Triglycerides are one component of the fat found in blood. It is commonly believed that Triglycerides are increased by eating too much fat, but it is the opposite. Trigs are increased from eating too many carbs or sugar and therefore increasing insulin.
When carbs are ingested, they are broken down into glucose in the digestive tract and either utilised quickly in the bloodstream, transported by insulin into fat cells or transported to the liver for conversion into glycogen or triglyceride. About 60 percent of ingested glucose is transported to the liver in a healthy person. The liver converts glucose into glycogen for storage in muscle tissue and the liver. When liver glycogen stores are full, the liver then converts excess glucose into triglyceride. Triglyceride is then transported by VLDL (Very Low Density Lipoprotein) into cells throughout the body.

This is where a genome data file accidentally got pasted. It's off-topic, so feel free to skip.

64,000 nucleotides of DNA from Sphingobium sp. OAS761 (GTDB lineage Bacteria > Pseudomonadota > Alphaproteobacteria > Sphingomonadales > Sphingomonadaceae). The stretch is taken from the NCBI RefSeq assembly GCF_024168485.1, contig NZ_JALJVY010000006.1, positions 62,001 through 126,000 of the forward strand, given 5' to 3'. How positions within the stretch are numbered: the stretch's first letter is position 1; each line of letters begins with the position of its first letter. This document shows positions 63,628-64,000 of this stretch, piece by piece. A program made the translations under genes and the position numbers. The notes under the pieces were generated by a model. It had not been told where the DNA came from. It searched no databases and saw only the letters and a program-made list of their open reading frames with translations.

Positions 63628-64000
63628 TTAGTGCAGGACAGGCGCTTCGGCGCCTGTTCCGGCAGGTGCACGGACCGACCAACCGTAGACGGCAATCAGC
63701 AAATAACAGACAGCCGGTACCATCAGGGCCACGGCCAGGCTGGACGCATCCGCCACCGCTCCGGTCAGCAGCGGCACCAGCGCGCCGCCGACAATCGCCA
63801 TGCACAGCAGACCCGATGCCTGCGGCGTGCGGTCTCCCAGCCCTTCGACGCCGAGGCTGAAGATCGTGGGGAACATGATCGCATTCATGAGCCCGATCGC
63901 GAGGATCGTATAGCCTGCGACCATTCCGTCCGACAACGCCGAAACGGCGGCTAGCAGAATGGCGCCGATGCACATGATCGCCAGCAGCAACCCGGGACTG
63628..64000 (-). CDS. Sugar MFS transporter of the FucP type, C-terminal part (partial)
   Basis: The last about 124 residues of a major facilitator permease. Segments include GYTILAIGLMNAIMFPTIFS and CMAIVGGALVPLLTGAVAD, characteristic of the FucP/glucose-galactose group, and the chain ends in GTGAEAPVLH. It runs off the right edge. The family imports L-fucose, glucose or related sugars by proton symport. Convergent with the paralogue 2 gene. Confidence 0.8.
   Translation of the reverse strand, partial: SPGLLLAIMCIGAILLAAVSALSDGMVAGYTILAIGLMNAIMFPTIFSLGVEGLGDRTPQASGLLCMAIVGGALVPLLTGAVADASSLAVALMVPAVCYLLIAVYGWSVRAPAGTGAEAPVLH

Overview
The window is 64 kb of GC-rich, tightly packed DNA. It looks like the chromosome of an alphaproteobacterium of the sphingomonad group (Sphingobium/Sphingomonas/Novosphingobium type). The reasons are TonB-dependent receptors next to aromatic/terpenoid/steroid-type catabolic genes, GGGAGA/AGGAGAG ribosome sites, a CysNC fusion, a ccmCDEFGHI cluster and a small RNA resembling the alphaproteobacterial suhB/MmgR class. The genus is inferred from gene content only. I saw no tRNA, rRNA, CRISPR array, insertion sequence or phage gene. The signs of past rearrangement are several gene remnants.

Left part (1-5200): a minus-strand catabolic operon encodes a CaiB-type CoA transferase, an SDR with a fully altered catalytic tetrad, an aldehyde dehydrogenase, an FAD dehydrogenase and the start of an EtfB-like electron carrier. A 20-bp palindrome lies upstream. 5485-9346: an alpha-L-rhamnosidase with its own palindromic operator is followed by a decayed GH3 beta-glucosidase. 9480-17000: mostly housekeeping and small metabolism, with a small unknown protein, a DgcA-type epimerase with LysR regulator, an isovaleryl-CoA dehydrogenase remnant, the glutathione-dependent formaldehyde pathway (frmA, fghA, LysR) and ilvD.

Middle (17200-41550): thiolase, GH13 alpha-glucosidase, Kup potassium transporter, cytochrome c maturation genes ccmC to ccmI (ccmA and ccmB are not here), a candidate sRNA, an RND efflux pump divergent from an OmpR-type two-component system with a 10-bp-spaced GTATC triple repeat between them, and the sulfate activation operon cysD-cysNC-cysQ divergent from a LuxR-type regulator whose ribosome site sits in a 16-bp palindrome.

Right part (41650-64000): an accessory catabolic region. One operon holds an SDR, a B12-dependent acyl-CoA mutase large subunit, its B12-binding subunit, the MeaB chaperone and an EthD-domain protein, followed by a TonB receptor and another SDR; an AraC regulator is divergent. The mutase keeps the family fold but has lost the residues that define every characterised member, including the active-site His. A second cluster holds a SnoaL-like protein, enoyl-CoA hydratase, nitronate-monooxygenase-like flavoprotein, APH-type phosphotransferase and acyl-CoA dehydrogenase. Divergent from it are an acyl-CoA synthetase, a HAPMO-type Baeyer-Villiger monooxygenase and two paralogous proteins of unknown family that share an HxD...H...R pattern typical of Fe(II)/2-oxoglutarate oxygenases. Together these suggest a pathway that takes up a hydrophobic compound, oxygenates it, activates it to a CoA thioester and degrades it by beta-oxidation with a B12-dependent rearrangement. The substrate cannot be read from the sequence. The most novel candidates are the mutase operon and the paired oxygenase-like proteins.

Chronically elevated insulin levels prevent triglyceride from being mobilized into free fatty acids for use as energy. Instead, you are stuck in a fat storage pattern and not a balance between energy mobilization (burning of fatty acids) and energy storage (storing ingested fats or ingested carbs converted into fats). Elevated levels of triglyceride in the bloodstream drive VLDL conversion into small, dense LDL (BAD) instead of large, fluffy LDL (GOOD) cholesterol.
If you are concerned about your Cholesterol, take the time to read articles from reputable sources that are not stuck in the ‘old way’ to view total cholesterol count. It may be that there is not as much to worry about as you think?